Family support calls to name new bridge after 'Charlie the Bogman'

Charlie the Bogman was a ‘character of days gone by’
Family support calls to name new bridge after 'Charlie the Bogman'

Charlie Coleman, colloquially known as ‘Charlie the Bogman’.

THE family of a bygone Corkonian colloquially known as ‘Charlie the Bogman’ have expressed their support for a proposal to name the city’s newest bridge in his memory.

Earlier this month, Independent councillor in the city’s South-Central ward, Paudie Dineen, outlined his intention to put forward a submission for the new bridge connecting Grange to Tramore Valley Park to be named ‘Charlie’s Bridge’.

Mr Dineen sought to gather information on the mysterious Leesider who spent a portion of his life living out in nature adjacent to the former Kinsale Road landfill.

He has since garnered some details about the late Corkonian whose surname was Coleman.

“Charlie Coleman, aka Charlie the Bogman, was a character of days gone by who was well known to many and well known to have lived his life in his own exclusive lifestyle in and around the area in which the bridge is to be situated. The area in question was Lanes Wood.

“So much so was the association of Charlie Coleman and Lanes Wood that the pond situated there was known by many to be Charlie’s pond.

“Many young people in the 60s and 70s would have been of the impression that Lanes Wood was a tract of land that belonged to Charlie,” he explained.

Mr Dineen ascertained that Charlie resided as a young boy within a tenement on 98th street with his family. He was the youngest of ten siblings.

The then Cork Corporation would later house the Coleman family at a property in Ballyphehane.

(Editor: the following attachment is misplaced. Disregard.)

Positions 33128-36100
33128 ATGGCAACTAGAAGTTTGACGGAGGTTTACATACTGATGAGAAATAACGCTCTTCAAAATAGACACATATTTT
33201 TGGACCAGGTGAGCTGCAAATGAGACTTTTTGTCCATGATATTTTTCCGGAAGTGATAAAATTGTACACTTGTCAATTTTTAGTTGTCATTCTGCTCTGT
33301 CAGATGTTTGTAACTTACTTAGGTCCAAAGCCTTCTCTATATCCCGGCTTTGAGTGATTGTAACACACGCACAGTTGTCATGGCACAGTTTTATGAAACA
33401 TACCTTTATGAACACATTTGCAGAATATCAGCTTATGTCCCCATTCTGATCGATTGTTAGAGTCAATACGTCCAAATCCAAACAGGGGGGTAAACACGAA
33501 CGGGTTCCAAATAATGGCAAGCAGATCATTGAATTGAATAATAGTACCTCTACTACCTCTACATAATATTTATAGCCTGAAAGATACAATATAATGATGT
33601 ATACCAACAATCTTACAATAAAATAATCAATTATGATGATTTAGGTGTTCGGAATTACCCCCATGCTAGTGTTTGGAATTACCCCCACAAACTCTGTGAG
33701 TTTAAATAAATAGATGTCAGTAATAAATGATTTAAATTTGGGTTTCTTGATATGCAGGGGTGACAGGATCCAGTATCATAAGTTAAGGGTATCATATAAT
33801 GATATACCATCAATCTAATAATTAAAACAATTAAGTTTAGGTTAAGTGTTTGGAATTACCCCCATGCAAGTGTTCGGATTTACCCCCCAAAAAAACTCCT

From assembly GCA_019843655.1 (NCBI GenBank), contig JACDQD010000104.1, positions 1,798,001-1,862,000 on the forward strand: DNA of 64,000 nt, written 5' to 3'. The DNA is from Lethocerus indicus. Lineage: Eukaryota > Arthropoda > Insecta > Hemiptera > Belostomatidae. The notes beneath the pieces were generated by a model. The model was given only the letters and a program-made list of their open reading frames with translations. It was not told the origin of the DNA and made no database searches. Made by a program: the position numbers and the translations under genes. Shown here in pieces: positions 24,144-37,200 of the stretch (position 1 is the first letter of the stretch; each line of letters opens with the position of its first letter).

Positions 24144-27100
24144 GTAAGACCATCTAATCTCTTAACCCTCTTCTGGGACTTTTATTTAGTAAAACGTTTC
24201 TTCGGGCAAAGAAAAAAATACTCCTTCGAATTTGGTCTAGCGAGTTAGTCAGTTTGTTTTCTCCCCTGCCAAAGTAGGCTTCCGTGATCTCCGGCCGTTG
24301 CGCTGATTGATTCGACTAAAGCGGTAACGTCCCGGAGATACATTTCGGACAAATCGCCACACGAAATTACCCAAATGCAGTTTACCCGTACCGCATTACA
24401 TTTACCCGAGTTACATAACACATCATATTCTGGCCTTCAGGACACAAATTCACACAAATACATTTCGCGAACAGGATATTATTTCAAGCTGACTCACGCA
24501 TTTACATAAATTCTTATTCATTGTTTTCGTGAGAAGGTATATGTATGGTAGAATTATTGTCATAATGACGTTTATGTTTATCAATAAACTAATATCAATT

“Even though Charlie Coleman was an educated man he apparently turned his back on a regular upbringing as such and turned to nature to live out his life,” Mr Dineen said.

Mr Dineen said he learned that Charlie would live between a shed in the garden of the house in Ballyphehane and that he also had a wooden hut in Lanes Wood.

He said he also learned that when the old landfill opened in the 1960s, Charlie would sometimes be seen foraging for goods and that he would provide spare parts for bicycles and the like to anyone who required them.

“Charlie Coleman did not invent the wheel, the sliced pan, or a miracle cure but he was a character of days gone by. He was one of many characters.

“Charlie lived his life in Lanes Wood and was, one could say, the first and only resident of that tract of land — the same tract of land and the site of the new pedestrian bridge crossing the N40,” Mr Dineen said.

One of the people who shared information with Mr Dineen was Paddy Coleman, a nephew of Charlie’s.

Speaking to The Echo, Mr Coleman said the family would be “delighted” to see the new bridge named after Charlie.

In March, Cork City Council commenced a public consultation, inviting nominations for the naming of the new bridge which was lifted into place earlier this month.

Other suggestions that have been put forward for the bridge include ‘The Sanctuary Bridge’ — a suggestion from solidarity-through-sport movement, Sanctuary Runners Ireland.

Meanwhile, Cork Traveller Women’s Network posted that it would like to see the structure called ‘On the Tobar’ —Traveller cant for on the road — “to acknowledge the important Traveller heritage of the area”.

The closing date for receipt of submissions was last Friday.

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